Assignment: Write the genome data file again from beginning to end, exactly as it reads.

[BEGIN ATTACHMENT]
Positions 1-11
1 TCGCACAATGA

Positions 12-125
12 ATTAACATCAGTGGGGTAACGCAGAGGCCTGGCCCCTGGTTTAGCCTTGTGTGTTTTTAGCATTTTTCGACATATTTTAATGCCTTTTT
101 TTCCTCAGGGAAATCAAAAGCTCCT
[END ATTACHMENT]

Positions 1-11
1 TCGCACAATGA

Positions 12-125
12 ATTAACATCAGTGGGGTAACGCAGAGGCCTGGCCCCTGGTTTAGCCTTGTGTGTTTTTAGCATTTTTCGACATATTTTAATGCCTTTTT
101 TTCCTCAGGGAAATCAAAAGCTCCT